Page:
A Bosnian immigrant has been sentenced to one year federal probation for failing to disclose on his U.S. visa application that he was involved with a military group tied to the genocide of Bosnian Muslims at Srebrenica in 1995.

Branko Ristic was charged with two other men on counts of visa fraud for failing to disclose their affiliation with the Army of the Republica Srpska, or the Vojsak Republica Srpska. A war-crimes inquiry found that members of the group participated in human-rights violations, including the massacre of thousands of Bosnian boys and men. The Srebrenica incident has been classified as genocide by the International Tribunal for the former Yugoslavia.

Military records from the group show that although Ristic was a member, he never engaged in any fighting. In court Monday, Ristic's attorney, L. Clark Donaldson, said misinformation has trickled across to Europe and that Web sites have incorrectly reported his client had agreed to help war-crimes investigations. Donaldson said in court that Ristic's family members back in his home country have received threats due to the reports.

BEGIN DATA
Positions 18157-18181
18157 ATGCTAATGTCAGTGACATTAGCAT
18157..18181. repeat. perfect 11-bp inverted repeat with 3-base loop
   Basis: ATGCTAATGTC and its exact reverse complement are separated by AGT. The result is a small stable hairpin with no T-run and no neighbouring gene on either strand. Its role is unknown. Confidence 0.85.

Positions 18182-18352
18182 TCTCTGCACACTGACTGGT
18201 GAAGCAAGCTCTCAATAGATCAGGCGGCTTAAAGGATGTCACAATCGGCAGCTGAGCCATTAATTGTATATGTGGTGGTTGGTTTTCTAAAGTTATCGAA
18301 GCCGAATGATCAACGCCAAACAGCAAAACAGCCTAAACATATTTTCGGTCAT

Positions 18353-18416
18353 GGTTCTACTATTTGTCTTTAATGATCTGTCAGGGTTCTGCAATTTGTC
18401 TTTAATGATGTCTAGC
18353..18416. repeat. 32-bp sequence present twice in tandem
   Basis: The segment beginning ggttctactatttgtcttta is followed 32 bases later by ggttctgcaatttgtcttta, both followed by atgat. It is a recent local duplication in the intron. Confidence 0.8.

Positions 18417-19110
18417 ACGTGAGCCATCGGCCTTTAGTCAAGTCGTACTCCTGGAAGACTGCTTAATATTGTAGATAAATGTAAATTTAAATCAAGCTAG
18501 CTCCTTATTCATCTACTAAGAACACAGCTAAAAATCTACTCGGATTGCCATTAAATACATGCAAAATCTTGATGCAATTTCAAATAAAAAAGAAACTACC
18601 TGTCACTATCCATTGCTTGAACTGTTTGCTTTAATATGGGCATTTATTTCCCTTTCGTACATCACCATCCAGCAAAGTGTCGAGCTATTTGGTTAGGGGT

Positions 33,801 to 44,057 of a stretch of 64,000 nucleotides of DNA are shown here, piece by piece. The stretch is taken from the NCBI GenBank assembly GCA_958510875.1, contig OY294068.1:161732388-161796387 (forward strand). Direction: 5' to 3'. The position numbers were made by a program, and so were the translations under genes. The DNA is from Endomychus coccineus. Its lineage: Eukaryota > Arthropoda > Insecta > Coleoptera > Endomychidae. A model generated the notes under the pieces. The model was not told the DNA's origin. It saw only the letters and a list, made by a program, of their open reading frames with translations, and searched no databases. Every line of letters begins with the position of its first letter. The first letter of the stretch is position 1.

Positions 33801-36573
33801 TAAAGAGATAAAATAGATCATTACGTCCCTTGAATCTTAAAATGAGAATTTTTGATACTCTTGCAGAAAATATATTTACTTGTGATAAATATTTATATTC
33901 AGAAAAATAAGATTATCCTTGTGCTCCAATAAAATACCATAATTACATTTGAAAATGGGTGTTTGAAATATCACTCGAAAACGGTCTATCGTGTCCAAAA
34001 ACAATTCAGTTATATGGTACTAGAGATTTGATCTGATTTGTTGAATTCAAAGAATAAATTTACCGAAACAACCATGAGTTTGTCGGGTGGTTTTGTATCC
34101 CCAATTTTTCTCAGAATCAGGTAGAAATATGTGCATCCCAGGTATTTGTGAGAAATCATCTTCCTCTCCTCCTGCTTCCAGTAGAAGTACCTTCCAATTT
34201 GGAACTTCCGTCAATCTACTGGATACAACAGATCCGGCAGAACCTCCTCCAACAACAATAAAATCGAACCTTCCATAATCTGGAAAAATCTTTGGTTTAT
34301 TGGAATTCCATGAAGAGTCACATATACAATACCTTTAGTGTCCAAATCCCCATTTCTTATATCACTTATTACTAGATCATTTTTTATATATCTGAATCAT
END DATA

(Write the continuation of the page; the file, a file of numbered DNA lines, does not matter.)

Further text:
U.S. District Court Judge Dale Kimball accepted the government's recommendation to sentence Ristic on the low end of the federal guidelines and placed Ristic on one year probation. As for any potential for deportation, Kimball said that will be left up to federal immigration officials.

Attorneys for the men said they were all victims of bad advice from friends, who suggested they keep that information out of their visa application out of concern they would be rejected. The irony, attorneys say, is that because of their small roles played in the group, they would have likely been granted visas anyway.


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